Multimodality imaging findings of massive ovarian edema in children

Hisham Dahmoush, Sudha A. Anupindi, Bruce R. Pawel, Nancy A. Chauvin

Research output: Contribution to journalArticlepeer-review

6 Scopus citations

Abstract

Background: Massive ovarian edema is a rare benign condition that predominantly affects childbearing women as well as preadolescent girls. It is thought to result from intermittent or partial torsion of the ovary compromising the venous and lymphatic drainage but with preserved arterial supply. The clinical features of massive ovarian edema are nonspecific and can simulate tumors, leading to unnecessary oophorectomy. Objective: To demonstrate imaging features that should alert radiologists to consider the diagnosis of massive ovarian edema preoperatively so that fertility-sparing surgery may be considered. Materials and methods: We identified five girls diagnosed with massive ovarian edema at pathology. Presenting symptoms, sidedness, imaging appearance, preoperative diagnosis, and operative and histopathological findings were reviewed. Results: Age range was 9.6–14.3 years (mean age: 12.5 years). Common imaging findings included ovarian enlargement with edema of the stroma, peripherally placed follicles, isointense signal on T1-W MRI and markedly hyperintense signal on T2-W MRI, preservation of color Doppler flow by US, and CT Hounsfield units below 40. The uterus was deviated to the affected side in all patients. Two of the five patients had small to moderate amounts of free pelvic fluid. Mean ovarian volume on imaging was 560 mL (range: 108-1,361 mL). Conclusion: While the clinical presentation of massive ovarian edema is nonspecific, an enlarged ovary with stromal edema, peripherally placed follicles and preservation of blood flow may be suggestive and wedge biopsy should be considered intraoperatively to avoid unnecessary removal of the ovary.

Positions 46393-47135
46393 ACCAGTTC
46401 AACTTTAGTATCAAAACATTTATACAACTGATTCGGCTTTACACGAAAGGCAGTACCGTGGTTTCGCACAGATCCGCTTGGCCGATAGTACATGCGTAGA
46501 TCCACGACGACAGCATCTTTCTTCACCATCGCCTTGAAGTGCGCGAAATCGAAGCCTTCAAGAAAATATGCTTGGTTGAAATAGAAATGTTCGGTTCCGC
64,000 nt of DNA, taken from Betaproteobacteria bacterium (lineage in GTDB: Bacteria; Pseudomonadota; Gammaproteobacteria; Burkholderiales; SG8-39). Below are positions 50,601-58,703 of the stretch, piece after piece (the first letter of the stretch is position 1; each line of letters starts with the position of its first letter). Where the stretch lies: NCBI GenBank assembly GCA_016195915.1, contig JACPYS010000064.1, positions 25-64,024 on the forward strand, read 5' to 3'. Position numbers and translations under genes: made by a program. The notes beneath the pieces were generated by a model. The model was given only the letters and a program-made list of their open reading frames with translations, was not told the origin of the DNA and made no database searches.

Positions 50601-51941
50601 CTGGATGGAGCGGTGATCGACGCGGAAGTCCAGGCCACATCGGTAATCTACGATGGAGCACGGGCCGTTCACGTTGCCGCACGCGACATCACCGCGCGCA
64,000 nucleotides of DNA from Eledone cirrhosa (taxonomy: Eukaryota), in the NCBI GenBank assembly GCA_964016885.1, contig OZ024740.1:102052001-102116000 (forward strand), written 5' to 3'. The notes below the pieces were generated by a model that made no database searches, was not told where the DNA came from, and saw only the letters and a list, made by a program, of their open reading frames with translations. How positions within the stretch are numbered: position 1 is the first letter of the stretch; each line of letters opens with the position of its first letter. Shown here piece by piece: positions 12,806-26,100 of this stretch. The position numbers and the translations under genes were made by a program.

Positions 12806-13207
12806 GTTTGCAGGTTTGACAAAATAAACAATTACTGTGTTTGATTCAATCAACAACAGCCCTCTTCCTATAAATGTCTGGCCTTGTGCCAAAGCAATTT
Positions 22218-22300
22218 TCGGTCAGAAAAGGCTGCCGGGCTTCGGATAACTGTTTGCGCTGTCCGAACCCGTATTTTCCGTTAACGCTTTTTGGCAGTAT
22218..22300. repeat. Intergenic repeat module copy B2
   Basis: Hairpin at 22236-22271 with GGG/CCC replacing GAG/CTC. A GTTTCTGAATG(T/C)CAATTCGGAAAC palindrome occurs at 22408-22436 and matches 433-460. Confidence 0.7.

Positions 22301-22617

Original languageEnglish (US)
Pages (from-to)576-583
Number of pages8
JournalPediatric Radiology
Volume47
Issue number5
DOIs
StatePublished - May 1 2017

All Science Journal Classification (ASJC) codes

  • Pediatrics, Perinatology, and Child Health
  • Radiology Nuclear Medicine and imaging

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